FDA looking at safety of antibacterial hand soaps

December 17, 2013

The Food and Drug Administration has proposed a rule that would require manufacturers of antibacterial hand soaps to demonstrate that their products are safe and effective.

 

The Food and Drug Administration has proposed a rule that would require manufacturers of antibacterial hand soaps to demonstrate that their products are safe and effective.

The FDA is conducting an ongoing review of the active ingredients in antibacterial soaps to ensure they are safe for long-term daily use and whether they are more effective than plain soap and water for preventing illnesses and the spread of germs, according to a news release.

“Some data suggest that long-term exposure to certain active ingredients used in antibacterial products - for example, triclosan (liquid soaps) and triclocarban (bar soaps) - could pose health risks, such as bacterial resistance or hormonal effects,” the FDA stated.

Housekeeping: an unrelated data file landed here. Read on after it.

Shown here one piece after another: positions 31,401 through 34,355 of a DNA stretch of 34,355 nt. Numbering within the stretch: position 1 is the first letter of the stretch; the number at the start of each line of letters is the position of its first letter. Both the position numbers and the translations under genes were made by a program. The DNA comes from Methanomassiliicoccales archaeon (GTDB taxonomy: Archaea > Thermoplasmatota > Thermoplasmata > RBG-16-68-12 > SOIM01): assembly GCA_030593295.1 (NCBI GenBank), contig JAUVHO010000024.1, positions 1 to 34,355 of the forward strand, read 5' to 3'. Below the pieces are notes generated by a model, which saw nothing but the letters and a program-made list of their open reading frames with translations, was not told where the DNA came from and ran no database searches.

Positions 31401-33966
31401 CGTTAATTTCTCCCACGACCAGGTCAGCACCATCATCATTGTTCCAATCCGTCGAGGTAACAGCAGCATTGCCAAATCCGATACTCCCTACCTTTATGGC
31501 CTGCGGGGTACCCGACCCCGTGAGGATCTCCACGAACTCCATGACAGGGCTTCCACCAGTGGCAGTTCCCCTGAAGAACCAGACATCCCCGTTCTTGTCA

The proposed rule does not impact hand sanitizers, wipes or antibacterial products used in healthcare settings. The FDA noted that nearly all soaps labeled as “antibacterial” or “antimicrobial” contain at least one of the antibacterial ingredients addressed in the proposed rule.

“Due to consumers’ extensive exposure to the ingredients in antibacterial soaps, we believe there should be a clearly demonstrated benefit from using antibacterial soap to balance any potential risk,” Janet Woodcock, M.D., director of the FDA’s Center for Drug Evaluation and Research, said in the news release.

Also on triclosan:

Minnesota bans triclosan in hand soaps

FDA updates website with triclosan information

Household antimicrobials raise allergy risks